When I first saw Rascal, he weighed 18 pounds, and was still obese. His coat was dull and he had dry flaky dandruff coming off his skin. The Simons told me that Rascal drank lots and lots of water and went to the litter box to urinate at least 10 times a day. Every day they had to empty all of the litter and what seemed like quarts of urine from the box. Rascal was always starving; he begged for food whenever his bowl was empty and would steal any human food, even pretzels and potato chips that he was able to get to. He never seemed content and didn't socialize with the family at all. The Simons were giving him 6 units of Humulin™ insulin every 12 hours.
We hospitalized Rascal and found that his blood sugar ranged between 300 mg/dl and 450 mg/dl throughout the day, even though he was getting so much insulin every day. We stopped giving Rascal any insulin at all and changed his diet to low-carbohydrate canned food only. At first, he ate only a small amount of the canned food. Rascal was "carbohydrate-addicted" and wanted his dry food. Even so, his blood sugar the first day off dry food and with no insulin ranged from 250 mg/dl to 375 mg/dl, a respectable improvement for a cat without insulin injections. We started him on 2 units of PZI insulin every 12 hours and within 2 days his blood sugar levels ranged from 125 mg/dl to 200 mg/dl. His excessive thirst and urination stopped altogether and he started eating the canned food well. We sent Rascal home with his owners on 2 units of PZI injected under the skin every 12 hours and canned food as an exclusive diet. We taught the Simons to hometest Rascal's blood glucose 2 to 3 times per day.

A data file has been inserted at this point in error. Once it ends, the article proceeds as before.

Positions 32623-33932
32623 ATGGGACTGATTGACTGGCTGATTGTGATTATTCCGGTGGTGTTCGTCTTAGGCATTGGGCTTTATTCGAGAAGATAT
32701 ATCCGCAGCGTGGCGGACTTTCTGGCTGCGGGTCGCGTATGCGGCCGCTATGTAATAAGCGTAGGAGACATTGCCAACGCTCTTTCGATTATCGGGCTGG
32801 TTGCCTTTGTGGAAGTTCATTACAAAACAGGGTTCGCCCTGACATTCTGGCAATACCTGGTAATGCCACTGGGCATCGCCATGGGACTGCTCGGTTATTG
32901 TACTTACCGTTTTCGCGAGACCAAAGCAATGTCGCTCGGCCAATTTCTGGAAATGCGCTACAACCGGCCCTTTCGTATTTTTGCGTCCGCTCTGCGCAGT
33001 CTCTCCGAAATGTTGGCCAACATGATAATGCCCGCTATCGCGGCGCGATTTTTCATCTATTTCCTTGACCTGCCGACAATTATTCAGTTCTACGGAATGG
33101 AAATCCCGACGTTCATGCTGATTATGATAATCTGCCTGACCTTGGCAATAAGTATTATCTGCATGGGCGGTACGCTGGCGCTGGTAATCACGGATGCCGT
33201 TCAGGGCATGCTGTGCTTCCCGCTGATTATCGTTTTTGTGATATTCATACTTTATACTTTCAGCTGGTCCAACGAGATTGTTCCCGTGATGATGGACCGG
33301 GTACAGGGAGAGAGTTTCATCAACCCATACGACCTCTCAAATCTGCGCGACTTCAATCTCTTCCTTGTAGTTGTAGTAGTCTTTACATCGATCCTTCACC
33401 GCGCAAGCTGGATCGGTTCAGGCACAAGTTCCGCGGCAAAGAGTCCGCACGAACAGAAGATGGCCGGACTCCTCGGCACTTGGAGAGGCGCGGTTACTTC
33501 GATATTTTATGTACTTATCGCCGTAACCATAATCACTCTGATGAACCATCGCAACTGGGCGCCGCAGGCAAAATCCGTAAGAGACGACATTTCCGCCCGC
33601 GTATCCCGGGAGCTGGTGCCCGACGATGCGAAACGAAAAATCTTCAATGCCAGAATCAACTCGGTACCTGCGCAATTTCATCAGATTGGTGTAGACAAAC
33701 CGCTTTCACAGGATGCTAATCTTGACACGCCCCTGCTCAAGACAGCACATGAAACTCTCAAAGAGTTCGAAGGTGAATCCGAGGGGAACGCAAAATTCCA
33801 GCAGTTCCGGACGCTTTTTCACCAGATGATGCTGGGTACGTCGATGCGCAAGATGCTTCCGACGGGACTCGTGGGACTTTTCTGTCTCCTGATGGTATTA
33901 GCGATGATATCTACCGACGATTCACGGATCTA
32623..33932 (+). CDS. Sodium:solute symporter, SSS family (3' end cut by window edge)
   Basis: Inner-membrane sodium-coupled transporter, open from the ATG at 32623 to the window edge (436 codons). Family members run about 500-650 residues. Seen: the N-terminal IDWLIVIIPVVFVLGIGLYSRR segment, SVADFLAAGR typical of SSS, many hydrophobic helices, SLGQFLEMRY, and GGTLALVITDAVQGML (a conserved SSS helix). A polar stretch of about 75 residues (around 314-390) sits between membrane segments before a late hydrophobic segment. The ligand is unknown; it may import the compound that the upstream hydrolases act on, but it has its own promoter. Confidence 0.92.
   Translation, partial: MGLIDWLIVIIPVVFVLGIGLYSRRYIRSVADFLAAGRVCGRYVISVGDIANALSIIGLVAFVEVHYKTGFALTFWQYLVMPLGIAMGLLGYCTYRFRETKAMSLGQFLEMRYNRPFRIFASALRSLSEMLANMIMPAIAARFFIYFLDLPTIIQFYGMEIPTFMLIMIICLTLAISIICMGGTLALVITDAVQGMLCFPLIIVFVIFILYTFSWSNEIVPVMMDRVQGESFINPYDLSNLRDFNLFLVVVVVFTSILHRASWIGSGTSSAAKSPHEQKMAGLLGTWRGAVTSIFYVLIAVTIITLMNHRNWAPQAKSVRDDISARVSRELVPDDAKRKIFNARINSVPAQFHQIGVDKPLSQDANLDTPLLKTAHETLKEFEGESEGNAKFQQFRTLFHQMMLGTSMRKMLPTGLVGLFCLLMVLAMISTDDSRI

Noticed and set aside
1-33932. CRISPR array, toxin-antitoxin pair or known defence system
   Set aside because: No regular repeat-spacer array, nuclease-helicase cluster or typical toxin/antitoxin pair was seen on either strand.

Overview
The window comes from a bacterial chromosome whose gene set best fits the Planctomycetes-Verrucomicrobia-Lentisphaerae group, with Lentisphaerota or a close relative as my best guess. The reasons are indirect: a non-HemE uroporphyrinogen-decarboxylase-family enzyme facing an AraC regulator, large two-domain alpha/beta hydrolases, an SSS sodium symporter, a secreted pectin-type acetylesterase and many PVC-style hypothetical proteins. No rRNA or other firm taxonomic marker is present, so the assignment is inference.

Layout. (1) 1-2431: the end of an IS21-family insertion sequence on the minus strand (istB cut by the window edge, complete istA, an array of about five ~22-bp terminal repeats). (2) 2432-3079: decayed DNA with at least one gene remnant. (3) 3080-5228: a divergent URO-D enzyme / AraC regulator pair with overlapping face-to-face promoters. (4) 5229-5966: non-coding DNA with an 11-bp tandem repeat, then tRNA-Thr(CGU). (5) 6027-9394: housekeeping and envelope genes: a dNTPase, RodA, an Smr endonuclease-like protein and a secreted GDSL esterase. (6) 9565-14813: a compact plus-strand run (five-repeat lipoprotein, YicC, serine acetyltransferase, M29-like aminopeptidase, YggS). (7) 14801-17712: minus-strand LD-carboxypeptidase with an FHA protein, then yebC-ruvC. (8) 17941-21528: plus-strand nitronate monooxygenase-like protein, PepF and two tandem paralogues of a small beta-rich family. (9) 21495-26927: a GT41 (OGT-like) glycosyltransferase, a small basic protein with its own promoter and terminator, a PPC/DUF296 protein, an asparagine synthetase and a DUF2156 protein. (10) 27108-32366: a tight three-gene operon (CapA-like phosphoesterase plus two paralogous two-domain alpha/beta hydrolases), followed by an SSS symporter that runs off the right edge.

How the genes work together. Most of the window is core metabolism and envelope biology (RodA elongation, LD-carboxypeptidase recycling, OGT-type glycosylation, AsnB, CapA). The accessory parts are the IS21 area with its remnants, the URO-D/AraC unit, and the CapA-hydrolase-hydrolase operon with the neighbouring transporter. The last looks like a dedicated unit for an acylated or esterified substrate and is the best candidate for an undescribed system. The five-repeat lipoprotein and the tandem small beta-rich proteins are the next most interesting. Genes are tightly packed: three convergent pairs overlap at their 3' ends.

One week later, we rechecked Rascal's glucose and found it ranged during one 12-hour period between 60 mg/dl and 150 mg/dl. We stopped giving insulin for one day and his blood sugar started rising to over 200 mg/dl at the highest. We started insulin back at 1 unit PZI every 12 hours and sent him home for two weeks. This process of readjusting Rascal's insulin as he responded better and better to the canned diet and insulin continued for another 2 months. Eventually he was getting less than one-half unit of PZI every 12 hours, and finally, after 3 months of proper diet and the right insulin, Rascal went off insulin altogether. He has been off insulin for eight months now, has lost 3 of the 8 pounds he needed to lose, and his coat is starting to shine. He uses the litter box 3-4 times daily, and drinks very little water because his food has most of the water he needs. The dandruff is gone, and the Simons can't believe how active Rascal has become. He no longer begs for food all the time, eats his canned food at mealtime only, and is more affectionate than ever. Rascal's owners continue to home-test him every few days.
Elizabeth M. Hodgkins, DVM, JD, has been a veterinarian since 1977, and currently runs a cat-only practice in Yorba Linda, California. After veterinary school at UC-Davis, she served as the director of technical affairs at Hill's Pet Nutrition, the largest proprietary pet food manufacturer in the world. It was there that she developed the passion for veterinary nutrition that drove her later investigations into this subject, particularly the causes and management of feline diabetes and obesity.
"Case Examples of Tight Regulation of Diabetes in Cats" originally appeared on Your Diabetic Cat and is re-posted here with Dr. Hodgkin's kind permission.